What about the ghosts of this site? In my research, I have found 15 plane crashes occurred either at RAF Usworth, or were flying from ot to Usworth.There have been many fatalities in the area. One is said to be a Canadian man called George Hamilton who died here. One source claims he died falling from the top of a hangar after he had been sunbathing there, another claims he died in an accident. A guard at the RAF base he was locking up the Lamella hangar when he saw a WWII airman “hovering about a foot above the ground”. Guard dogs would refuse to go anywhere near the same hangar at night.

Members of the Flying Club were based in this hangar, and they are said to have witnessed the ghost several times. One time, an instructor called Steve was working late one night on a plane, when a man in WWII RAF clothes walked up to him. He did not speak, but gave a thumbs up, and vanished into thin air.

One man who worked at the Nissan car plant, which is built on the site, claims to have seen the ghost of an airman on 3 different occasions. He claimed one one occasion, he and several colleagues also saw the same man, who had a mustache and an RAF uniform on.

The aircraft museum is also very much said to be haunted. A pilot called Sgt. Shaw is said to haunt the museum after a Spitfire was recovered and stored inside one of its collections. He is to blame for footsteps heard in the museum and canteen area at night. His boots are kept in a storage cupboard containing other parts of wreckage, and he is believed to be looking for them. Others claim to have seen a pair of black trousers walking from beneath the planes. When they go to see who is there, they find that they are the only ones in the area. Historical research by Dead Air’s historian Georgia has found that a Edgar Grenville Shaw aged 21, was in fact stationed here, and died in a crash close to Wingate, in the area around White Hurworth farm.

There is the story of a man and a woman who haunt the area where a medical facility once stood. It is believed they met and had an affair together, and one night they were both killed in a car crash. Strange flashes of light, the sounds of talking and cold spots are often experienced here.

The sounds of ‘click click click’ are blamed on a ghost called Frank who required the use of a walking stick to get around after his leg was badly injured in action.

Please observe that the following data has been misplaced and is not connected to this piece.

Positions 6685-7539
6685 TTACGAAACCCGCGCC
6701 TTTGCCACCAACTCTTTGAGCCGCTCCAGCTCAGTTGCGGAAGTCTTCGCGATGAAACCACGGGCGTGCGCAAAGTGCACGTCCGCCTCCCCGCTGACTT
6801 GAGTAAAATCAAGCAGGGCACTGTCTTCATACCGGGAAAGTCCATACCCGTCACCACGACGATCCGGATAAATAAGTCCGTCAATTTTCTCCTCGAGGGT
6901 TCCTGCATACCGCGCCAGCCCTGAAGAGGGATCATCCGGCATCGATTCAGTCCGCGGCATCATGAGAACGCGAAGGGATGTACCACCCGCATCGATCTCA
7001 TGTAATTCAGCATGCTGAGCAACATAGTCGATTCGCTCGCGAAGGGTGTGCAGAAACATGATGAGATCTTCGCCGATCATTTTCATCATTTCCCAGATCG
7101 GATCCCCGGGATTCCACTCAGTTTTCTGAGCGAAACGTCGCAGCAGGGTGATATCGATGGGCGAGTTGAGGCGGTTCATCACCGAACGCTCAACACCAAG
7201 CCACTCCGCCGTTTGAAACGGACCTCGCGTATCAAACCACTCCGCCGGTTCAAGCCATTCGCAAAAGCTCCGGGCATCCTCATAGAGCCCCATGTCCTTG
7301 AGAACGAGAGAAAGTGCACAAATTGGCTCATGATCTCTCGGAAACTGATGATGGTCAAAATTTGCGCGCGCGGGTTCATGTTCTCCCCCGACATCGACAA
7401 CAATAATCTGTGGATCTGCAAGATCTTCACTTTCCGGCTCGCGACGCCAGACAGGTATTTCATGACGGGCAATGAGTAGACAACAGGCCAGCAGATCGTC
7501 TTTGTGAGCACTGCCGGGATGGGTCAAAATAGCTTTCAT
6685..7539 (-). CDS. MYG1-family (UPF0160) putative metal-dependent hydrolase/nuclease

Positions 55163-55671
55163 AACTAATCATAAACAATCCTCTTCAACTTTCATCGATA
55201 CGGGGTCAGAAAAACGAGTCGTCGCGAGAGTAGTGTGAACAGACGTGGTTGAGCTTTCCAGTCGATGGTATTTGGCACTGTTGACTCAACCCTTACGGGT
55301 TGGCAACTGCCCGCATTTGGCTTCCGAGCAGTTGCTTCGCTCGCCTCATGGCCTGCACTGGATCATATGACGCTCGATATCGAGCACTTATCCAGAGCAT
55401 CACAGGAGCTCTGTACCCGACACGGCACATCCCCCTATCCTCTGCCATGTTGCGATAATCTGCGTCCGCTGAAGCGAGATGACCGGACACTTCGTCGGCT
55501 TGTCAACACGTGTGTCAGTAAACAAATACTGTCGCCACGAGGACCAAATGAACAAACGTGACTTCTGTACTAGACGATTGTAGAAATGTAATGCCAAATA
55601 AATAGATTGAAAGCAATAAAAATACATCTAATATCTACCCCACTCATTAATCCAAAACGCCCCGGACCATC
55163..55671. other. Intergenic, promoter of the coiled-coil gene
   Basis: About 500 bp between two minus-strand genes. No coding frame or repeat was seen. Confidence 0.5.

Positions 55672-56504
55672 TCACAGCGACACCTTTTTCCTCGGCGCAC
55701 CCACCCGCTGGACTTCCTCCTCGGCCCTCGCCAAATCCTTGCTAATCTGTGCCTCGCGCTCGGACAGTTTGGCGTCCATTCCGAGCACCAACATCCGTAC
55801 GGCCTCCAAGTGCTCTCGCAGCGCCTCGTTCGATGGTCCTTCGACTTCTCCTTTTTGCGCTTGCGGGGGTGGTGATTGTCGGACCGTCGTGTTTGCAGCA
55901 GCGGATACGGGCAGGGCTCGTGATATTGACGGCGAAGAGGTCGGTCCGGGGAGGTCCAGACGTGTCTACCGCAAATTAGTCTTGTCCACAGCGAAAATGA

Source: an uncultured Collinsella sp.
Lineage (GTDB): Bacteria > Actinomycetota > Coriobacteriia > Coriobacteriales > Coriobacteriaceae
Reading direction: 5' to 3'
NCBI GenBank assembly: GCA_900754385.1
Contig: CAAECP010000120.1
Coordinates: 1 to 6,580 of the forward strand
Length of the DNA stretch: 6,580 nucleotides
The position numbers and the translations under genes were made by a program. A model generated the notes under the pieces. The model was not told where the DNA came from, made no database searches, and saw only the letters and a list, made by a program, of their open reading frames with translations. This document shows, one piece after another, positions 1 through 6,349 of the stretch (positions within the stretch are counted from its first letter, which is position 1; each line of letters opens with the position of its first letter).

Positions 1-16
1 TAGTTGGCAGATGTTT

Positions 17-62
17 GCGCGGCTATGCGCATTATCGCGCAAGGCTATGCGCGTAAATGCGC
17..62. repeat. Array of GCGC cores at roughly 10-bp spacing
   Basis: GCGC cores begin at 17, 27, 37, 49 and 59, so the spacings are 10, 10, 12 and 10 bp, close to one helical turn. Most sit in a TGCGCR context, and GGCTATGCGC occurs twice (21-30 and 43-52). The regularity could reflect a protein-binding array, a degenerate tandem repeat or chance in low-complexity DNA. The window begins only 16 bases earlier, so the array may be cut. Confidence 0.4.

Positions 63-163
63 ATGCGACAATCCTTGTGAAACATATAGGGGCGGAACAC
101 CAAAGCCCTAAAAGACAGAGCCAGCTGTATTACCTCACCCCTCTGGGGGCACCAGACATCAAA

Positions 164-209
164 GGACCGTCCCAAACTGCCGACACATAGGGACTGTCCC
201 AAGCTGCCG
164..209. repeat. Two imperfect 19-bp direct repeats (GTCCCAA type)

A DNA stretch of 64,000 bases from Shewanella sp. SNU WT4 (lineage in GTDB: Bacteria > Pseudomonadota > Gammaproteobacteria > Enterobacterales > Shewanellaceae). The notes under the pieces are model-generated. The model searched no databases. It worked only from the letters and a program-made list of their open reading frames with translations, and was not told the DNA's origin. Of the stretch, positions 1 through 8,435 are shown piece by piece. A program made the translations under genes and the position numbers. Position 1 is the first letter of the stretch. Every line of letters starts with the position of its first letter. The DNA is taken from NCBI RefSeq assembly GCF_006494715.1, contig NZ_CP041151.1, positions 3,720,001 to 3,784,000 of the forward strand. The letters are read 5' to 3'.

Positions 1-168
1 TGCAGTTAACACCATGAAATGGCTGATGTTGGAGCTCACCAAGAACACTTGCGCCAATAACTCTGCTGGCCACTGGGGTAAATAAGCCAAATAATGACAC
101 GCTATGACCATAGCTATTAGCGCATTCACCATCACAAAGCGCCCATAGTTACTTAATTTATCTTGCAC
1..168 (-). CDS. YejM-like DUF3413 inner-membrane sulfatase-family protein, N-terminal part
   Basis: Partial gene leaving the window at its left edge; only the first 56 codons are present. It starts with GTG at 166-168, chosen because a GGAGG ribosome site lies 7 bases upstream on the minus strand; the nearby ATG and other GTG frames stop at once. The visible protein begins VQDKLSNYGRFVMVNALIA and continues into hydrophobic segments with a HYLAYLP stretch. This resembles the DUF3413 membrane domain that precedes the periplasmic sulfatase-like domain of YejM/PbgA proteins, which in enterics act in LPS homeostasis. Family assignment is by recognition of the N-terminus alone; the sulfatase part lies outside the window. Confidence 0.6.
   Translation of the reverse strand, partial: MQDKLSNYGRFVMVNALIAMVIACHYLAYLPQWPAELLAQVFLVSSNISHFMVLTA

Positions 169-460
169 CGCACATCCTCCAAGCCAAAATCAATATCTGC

The ghost of a Czech spy called Augustine Preucil has been picked up by mediums around the site on many occasions, and he is believed to be the same dark shadow that people witness walking between buildings and peeping out from around corners in the dark shadows. He was based here during the war, but has sympathies towards the Nazis, who had invaded his home country prior. He managed to infiltrate the RAF and gained many secrets in doing so. One day, on a dog chase practice mission over the North Sea, Augustine sent his plane into a downward spiral, leading other pilots to believe he was a goner. He had really managed to bring the plane back up and flew it to Belgium where he landed it. An elderly couple working for the resistance took him in, but he soon fled and reported them to the German army, who killed them. After the war, he was hanged by his own country for spying.

Another area of interest is a former Westland Whirlwind XN258 search and rescue helicopter. It has been involved in a number of rescue missions around the world since the 1950s, but most notably, it was involved in a rescue mission in the 1960s when a boat race hit bad weather. A number of people died onboard the vessel that day. Volunteers at the museum feel uneasy around this aircraft, and it is often said to rock from side to side on its own. Photographs have also captured strange lights inside.

You get the idea – this place has many stories. Children have apparently had full conversations with WWII pilots inside the hangars, and when they’ve told their parents, it has been apparent that there was nobody else inside. Workers at Nissan still blame ‘the ghost’ whenever something goes wrong or there is a malfunction. This place is active. On my first visit here in 2010, I saw a small stone land at my feet while I was alone in one of the hangars, and one of the NEAM volunteers claimed he saw a shadow walking across a grassy area at the back of the site.

Visit The North East Aircraft Museum

Old Washington Road,
Tyne and Wear

Phone: 0191 5190662

The museum is open from Tuesday to Sunday (10am-4pm) and costs £6.50 for adults, and £3.50 for children. Under 5s go for 50p.

This satellite image from ‘Airfields of Britain’ shows the location of NEAM, inside the red annotated circles. The yellow lines are the old runways and perimeter roads, and red blocks are the location of hangars and other RAF buildings. The white buildings on the image are the Nissan car plant (image courtesy of Airfields of Britain conservation Trust)

RAF Usworth overlay

Paranormal Investigations at NEAM (also known as NELSAM)

Links to groups that run public ghost hunts at NELSAM.

Kindred Spirit Investigations

Spiritus Paranormal

Spirit Seekers

Lone Vigils Investigations